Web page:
Our accounting manager and track field athlete Fabian Mayer, asked our laboratory manager to produce an "adhesive" for him, with which the discus would have the perfect grip in his hand. He planned on taking part in the German Senior Winter Throw Athletics Championships in discus throwing. The commercial products are often very expensive, do not provide a very good grip and are often made of chemical materials. Therefore, the most important aspect was that the powder produced later should consist of natural materials and be skin-friendly.
Our lab manager researched the ingredients of commercial products and their skin compatibility. He came across rosin also called colophony, the "violin resin" already used in sports. There are references in the literature to health concerns, but only if the resin is burned or vaporized and then inhaled. The resin itself even has a healing effect, for example on abscesses. Other substances from the category are frankincense and myrrh, known from ancient times.
The rosin was supplied in larger crystals with an edge length around 10 mm. To approach the comminution process correctly, it was first necessary to understand how the adhesive character of a fine rosin powder is created. The powder is strongly hygroscopic and attracts any moisture from the environment. In addition, any heat generated during the grinding process can directly cause strong sticking and prevent the formation of fine powder.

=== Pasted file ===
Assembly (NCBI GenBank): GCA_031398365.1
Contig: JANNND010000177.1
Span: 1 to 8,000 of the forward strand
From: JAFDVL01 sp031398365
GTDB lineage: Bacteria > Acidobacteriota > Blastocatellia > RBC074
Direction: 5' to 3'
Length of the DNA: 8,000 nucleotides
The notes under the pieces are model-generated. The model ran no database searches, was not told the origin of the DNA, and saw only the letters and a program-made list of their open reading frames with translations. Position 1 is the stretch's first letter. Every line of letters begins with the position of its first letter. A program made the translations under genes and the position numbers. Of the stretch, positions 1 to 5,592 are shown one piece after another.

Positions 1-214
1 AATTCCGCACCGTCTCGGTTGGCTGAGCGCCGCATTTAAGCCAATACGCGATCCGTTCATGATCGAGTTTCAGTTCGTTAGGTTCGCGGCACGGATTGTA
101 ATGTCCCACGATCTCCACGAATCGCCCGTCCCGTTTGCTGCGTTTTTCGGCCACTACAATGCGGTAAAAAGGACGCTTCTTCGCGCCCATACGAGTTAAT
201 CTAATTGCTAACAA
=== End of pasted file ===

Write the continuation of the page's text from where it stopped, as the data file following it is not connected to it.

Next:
After the suitable ingredients, colophony and magnesium oxide, were selected, they should be processed in our Knife Mill PULVRISETTE 11 with the adapter for single-use grinding vessels to a homogeneous mixture. This sample would only be compressed in our planetary mill by the grinding balls, therefore we decided to use our Knife Mill PULVERISETTE 11.
We used our Knife Mill PULVERISETTE 11 with the adapter for single-use grinding bowls. By using the Single-Use grinding bowls, the complicated cleaning process could be avoided. We programmed a SOP with short grinding times of 3s and 1s pause time. After 5 repetitions of these grinding steps, the entire 40 ml of rosin crystals had been ground into very fine powder.
Next, we added magnesium oxide and briefly ground the two powders to a homogeneous mixture. Our accounting manager tested it. He gave our lab manager the change that it needed to stick even more.
Our accounting manager tested it in training and he thought that it should stick even more. Therefore, several grinding tests were carried out by changing the ratio of rosin to magnesium oxide, thus obtaining several powders. We found that a short grinding time and maximum speed were much more effective than a long grinding time and small speed. These powders were also tested in discus training and the required adjustments were reported to our laboratory manager.
For our last comminution, our accounting manager selected his favorite blend. To prepare a larger quantity of 400 ml, we used a 100 ml Single-Use container. We programmed an SOP with three seconds of grinding time each at maximum speed (14,000 rpm) and one second of pause time. We filled the container a total of 5 times. Here the sticking was minimal and the sample could be completely brushed out.
We recommend our Knife Mill PULVERISETTE 11 for grinding for the lowest possible cleaning effort.
The mixture caused the perfect grip in the hand. At the German Senior Winter Throwing Championships, the powder was then used and our colleague won his first German championship title.